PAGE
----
This is quintessential Pam Grier, and quintessential Blaxploitation. It delivers high style entertainment for an engaging hour and a half.

10 out of 10.
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Murder, assault, grant theft auto and overall mayhem...but for a good cause
JasparLamarCrabb25 January 2015
Warning: Spoilers
A powerhouse performance by Pam Grier emerges from director Jack Hill's revenge thriller. Grier is a nurse bent on obliterating the drug pushers, pimps and crooked politicians responsible for getting her kid sister hooked on junk. The hokey dialog and noble underpinnings of the plot are easy to take given the exciting action packed into this film by Hill. It's all played out to a pulse pounding funk score by Roy Ayers. Grier gives a gutsy performance and the supporting cast includes William Elliott as a good cop, Booker Bradshaw as very bad politician as well as Robert DoQui as "King George," a very flamboyant and very badly dressed drug pusher/pimp. Alan Arbus is a sleazy businessman with a lot of fetishes. The great Sid Haig is Omar. The cinematography is by Paul Lohmann, who went on to shoot some of the best films of Robert Altman and Mel Brooks!
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"Coffy" is a classic blaxploitation film.
tarbosh2200012 May 2010
"Coffy" is a classic blaxploitation film. Pam Grier stars as the title character.

The plot: Coffy is just a mild mannered nurse, but then her sister gets mixed with the drug trade and is hospitalized for contaminated heroin. She turns vigilante and vows to take down all the drug pushers and pimps.

Like "Foxy Brown", Pam Grier is at her best here. She is the perfect heroine: Sexy and willing to kill. All the action sequences are well-shot and entertaining. Sid Haig plays one of villains named "Omar". He does his usual professional work.

"Coffy" is a fun and gritty picture featuring a killer performance from Grier. Highly Recommended!

For more insanity, check out:
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"This is The End Of Your Rotten Life, You Mother******* Dope Pusher!"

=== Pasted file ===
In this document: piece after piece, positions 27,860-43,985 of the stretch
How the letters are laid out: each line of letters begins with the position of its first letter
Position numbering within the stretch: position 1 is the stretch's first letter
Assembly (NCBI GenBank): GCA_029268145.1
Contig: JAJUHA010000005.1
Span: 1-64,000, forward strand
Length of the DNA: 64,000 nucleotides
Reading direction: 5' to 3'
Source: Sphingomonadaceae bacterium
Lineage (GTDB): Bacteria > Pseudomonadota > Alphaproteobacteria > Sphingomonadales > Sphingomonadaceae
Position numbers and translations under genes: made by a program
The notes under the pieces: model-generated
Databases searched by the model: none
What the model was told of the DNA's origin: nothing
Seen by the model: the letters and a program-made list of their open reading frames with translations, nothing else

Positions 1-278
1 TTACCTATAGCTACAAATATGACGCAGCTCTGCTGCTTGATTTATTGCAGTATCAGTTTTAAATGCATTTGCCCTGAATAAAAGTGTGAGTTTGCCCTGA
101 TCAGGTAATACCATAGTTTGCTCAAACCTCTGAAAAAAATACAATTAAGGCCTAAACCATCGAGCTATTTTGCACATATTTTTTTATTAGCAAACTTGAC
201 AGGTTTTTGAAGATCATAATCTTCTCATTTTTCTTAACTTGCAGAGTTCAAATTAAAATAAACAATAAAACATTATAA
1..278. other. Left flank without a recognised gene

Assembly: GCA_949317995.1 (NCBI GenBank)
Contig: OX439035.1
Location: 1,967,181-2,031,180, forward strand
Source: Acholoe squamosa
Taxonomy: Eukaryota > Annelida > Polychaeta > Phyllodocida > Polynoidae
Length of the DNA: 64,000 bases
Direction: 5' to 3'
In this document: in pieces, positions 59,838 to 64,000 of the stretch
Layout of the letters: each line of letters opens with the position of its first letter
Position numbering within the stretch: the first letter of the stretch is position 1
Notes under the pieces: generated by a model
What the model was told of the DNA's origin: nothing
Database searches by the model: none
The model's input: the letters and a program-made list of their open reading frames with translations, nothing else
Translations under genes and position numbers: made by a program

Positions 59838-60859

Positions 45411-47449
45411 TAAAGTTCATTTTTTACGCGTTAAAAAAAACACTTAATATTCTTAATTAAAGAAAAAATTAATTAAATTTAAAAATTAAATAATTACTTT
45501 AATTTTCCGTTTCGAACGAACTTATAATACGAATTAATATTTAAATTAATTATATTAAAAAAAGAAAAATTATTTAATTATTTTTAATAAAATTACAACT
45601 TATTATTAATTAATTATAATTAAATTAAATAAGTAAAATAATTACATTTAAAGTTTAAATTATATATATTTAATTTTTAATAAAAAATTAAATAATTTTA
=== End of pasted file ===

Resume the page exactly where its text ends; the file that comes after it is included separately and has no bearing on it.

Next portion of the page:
Witchfinder-General-66628 December 2007
Jack Hill's "Coffy" of 1973 starring the great Pam Grier could well be considered THE most important and coolest Blaxploitation classic out there. Another cult-flick, "Shaft" of 1971, directed by Gordon Parks may be equally genre-defining, but for me personally, "Coffy" is the ultimate, awesome 70s Blaxploitation experience. Pam Grier, one of my personal favorite actresses of all-time, plays her coolest role, as the super-sexy, super-cool lady-avenger Coffy, the "Baddest one-chick hit-squad that ever hit town", as the tagline promises.

The eponymous heroine, Coffy, is a nurse who gets vengeful, after her kid sister is hospitalized with an overdose of contaminated heroin. Coffy decides to clear her neighborhood of drugs vigilante-style, using both her sexy body, her clever mind, and merciless, brutal violence...

As mentioned above, Pam Grier is, cool, sexy and just amazing as the heroine, maybe THE role that earned her the deserved reputation as an absolute cult-heroine. Apart from Grier, Robert DoQui is great in his role, the arguably coolest, most stereotypical and blaxploitation-style pimp, King George. Exploitation cult-badass Sid Haig who had already starred aside Pam Grier three times, in director Jack Hill'S very own WIP flicks "The Big Doll House" (1971) and "The Big Bird Cage" (1972), as well as in Eddie Romero's "Black Mama, White Mama" (1972), also plays a smaller role in this movie.

I don't want to give too much of the plot away, but I can guarantee that any fan of cool 70s cinema is gonna love "Coffy". Quentin Tarantino has once named this film as one of his all-time favorites, and it is obvious why. This movie has everything a blaxploitation flick calls for - lots of action, brutal violence, a fair amount of nudity and sleaze, funky 70s music, some of the coolest urban slang lines ever, and, above all, the greatest blaxploitation heroine ever, played by the genre's greatest star, the beautiful and incomparable Pam Grier. No lover of blaxploitation cinema can afford to miss this, and even if you decide only to watch one single blaxploitation flick, make sure to make it "Coffy"! Absolutely essential!